German MMA Misses Its Chance to Shine

Fightland Blog

By Sascha Matuszak

Photo by Boris Streubel/Zuffa LLC

Germany is a difficult market for the UFC. Last weekend’s event in Berlin’s O2 World Arena was full to capacity and featured a particularly emphatic women’s straw weight title defense, but German fans were vocally unsatisfied with the card’s lack of star power and the inability of the UFC to capitalize on a German court ruling reversing the TV ban.

UFC Vice-President David Allen told reporters in Berlin that the UFC would have the broadcasting issues cleared up very soon. “The ink is dry,” he said. It’s a series of technical and production issues now—like finding commentators who won’t stink up the place—and not negotiations with German providers RTL, Sky Deutschland and Sport1 nor regulatory issues with the German government. But the TV ban was lifted in January, giving the parties just under six months to figure it out. German fans had to make due with Fight Pass, which irked some due to the streaming service’s recent moves away from live fights and toward archived material, Embedded, and other content.

Getting onto television is a critical step in any market. Right now most Germans are not quite sure what MMA is and fans of the fight game are drawn to kickboxing and Muay Thai, both of which are very popular and filled with world-class German competitors. The German MMA site Groundandpound put together an interesting study last August analyzing the terms used to describe MMA in German media. The study found the use of negative terms had fallen dramatically since the first UFC event in Cologne in 2009. Journalists had also become more knowledgable, referring to the sport as mixed martial arts and not cage fighting or free fighting.

It’s clear the sport is gaining traction in Germany. There are more fans, more media, more fighters and now two events in two years. But when asked about staging another event in Germany next year, Allen was much less enthusiastic than Gary Cook was back in 2014 following the Munoz-Mousasi card in Berlin.

There are very strong regulatory and cultural barriers to the sport in Germany. Full-contact sports are not as popular here as they are in other countries. It’s not just due to history. Germans have a certain cultural superiority complex that manifests itself in different ways, one of them being a slight aversion to the fighting sports and another being a very cautious approach to certain US-based cultural products.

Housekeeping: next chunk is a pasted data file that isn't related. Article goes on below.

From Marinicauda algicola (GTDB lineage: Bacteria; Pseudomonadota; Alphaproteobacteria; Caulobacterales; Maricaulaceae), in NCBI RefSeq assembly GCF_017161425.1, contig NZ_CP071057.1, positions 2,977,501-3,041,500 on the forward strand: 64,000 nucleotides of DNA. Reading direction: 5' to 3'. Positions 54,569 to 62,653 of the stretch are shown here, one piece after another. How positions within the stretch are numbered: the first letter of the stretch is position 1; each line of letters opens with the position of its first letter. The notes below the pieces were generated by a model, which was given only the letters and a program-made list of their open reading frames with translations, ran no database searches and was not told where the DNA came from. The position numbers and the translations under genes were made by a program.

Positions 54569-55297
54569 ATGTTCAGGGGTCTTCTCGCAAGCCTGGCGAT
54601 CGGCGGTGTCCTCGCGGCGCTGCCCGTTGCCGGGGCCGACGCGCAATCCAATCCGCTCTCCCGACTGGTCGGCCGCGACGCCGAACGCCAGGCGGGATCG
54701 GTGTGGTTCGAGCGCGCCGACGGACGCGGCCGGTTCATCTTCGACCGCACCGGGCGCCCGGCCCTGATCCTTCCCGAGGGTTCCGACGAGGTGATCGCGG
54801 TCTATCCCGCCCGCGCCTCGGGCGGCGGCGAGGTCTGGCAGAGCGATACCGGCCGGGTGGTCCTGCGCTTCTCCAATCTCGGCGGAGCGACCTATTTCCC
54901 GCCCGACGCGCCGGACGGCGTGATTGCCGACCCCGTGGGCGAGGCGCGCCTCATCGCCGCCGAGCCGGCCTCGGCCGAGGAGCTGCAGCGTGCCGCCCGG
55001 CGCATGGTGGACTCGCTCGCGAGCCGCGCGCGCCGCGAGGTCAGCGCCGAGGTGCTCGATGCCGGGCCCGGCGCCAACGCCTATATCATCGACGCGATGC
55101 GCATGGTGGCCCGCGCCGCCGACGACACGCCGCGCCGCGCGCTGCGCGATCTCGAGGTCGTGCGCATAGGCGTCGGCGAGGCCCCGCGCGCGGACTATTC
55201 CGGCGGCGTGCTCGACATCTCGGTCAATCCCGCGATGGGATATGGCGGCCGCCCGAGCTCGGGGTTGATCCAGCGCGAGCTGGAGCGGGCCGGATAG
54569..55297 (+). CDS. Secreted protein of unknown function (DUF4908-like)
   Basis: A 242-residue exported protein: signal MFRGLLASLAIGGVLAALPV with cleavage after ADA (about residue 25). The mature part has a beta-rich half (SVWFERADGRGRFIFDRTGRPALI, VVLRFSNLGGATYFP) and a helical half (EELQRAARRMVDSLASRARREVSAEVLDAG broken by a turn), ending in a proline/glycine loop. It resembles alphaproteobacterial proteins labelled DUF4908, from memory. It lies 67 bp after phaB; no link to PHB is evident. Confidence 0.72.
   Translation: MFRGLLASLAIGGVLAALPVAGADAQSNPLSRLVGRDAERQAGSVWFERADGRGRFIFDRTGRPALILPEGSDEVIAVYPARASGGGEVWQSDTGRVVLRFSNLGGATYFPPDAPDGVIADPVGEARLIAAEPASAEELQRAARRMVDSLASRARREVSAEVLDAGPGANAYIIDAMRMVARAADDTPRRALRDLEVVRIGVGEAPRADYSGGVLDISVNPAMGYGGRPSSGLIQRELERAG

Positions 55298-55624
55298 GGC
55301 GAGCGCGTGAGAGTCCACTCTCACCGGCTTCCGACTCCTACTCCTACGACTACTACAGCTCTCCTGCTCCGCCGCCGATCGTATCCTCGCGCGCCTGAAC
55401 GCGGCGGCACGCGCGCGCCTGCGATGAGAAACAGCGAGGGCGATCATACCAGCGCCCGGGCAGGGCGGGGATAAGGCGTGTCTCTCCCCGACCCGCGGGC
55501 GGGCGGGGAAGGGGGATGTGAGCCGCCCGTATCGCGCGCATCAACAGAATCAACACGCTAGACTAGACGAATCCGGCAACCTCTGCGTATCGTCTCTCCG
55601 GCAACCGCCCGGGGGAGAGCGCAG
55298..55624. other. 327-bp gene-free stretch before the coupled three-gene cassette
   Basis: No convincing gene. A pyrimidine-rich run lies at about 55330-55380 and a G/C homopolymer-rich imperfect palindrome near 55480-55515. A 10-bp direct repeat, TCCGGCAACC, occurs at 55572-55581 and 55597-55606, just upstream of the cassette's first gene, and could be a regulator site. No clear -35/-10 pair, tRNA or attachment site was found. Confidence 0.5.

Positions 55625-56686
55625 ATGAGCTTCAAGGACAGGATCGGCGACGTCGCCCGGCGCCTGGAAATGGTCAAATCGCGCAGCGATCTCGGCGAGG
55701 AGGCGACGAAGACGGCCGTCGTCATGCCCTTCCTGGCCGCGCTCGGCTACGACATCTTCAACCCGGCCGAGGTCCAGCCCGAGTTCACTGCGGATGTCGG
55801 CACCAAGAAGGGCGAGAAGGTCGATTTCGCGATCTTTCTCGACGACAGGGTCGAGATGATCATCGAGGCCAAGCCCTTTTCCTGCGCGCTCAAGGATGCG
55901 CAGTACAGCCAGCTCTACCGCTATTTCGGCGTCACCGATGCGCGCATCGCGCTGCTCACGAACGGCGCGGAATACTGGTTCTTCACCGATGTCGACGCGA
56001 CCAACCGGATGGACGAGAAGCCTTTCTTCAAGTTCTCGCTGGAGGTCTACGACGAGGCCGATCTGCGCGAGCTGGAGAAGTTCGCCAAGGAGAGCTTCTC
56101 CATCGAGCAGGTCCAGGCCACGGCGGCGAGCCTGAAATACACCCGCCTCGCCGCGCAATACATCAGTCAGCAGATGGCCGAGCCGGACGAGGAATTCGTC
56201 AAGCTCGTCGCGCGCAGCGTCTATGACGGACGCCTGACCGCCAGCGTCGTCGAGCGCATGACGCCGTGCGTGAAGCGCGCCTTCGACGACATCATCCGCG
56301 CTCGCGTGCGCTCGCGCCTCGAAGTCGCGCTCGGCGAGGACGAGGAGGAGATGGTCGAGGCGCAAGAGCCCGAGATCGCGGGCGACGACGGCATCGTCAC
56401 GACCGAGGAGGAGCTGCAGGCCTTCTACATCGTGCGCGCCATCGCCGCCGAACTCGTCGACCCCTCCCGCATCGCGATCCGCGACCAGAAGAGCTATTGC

But cultural snootiness is not strong enough anywhere, even Germany, to trump business. Despite the court ruling last January, there seems to be no enough incentive for major broadcasters and government bodies (and the UFC for that matter) to push through a deal and make it happen. There was a clear deadline/opportunity with UFC 69 and yet no roll out. Perhaps German partners are balking at what they might characterize as an overly optimistic assessment of the German market by the UFC. Boxing, kickboxing, Muay Thai and the WWE have strong followings and there might not be enough evidence of a strong crossover effect to convince Germans to leap on board.

Or it’s just basic Teutonic caution; the careful, meticulous bureaucracy at work in a world where 40 hour weeks with no vacation are just not the norm. 

One glaring obstacle to the sport’s progress in Germany is the lack of any German stars. Many of the MMA fighters representing Germany are not ethnically German—Nick Hein being one notable exception—and although Germany is rather well-integrated multicultural society, it makes a difference when it comes to drawing in more market share, selling tickets across the country, and getting a larger chunk of the population to (eventually) tune in on TV.

Regardless of ethnicity, no German competitors are making much of a dent in MMA. Dennis Siver, who has competed at a high level  for many years, is as close as it gets and he admitted recently that he rarely if ever gets recognized on the street.

Europe is without question a major market, and an exciting one at that. England, Ireland and Scotland are fantastic places for the UFC to find new talent and stage some great events. Poland is an emerging powerhouse, with a solid fan base and a popular champion to root for. There are a number of great fighters from all over the continent. Germany had a great shot this last weekend with UFC 69 and it’s a shame there was no TV deal ready, no breakout German performance, no promise of a future event. 


Check out these related stories:

The German Ban of UFC Broadcasts Has Been Deemed Illegitimate

UFC Berlin Quick Results: Welcome to the Jedrzejczyk Show

Cold as Ice: Dennis Siver on Trash Talk, American Fans, and Beating Conor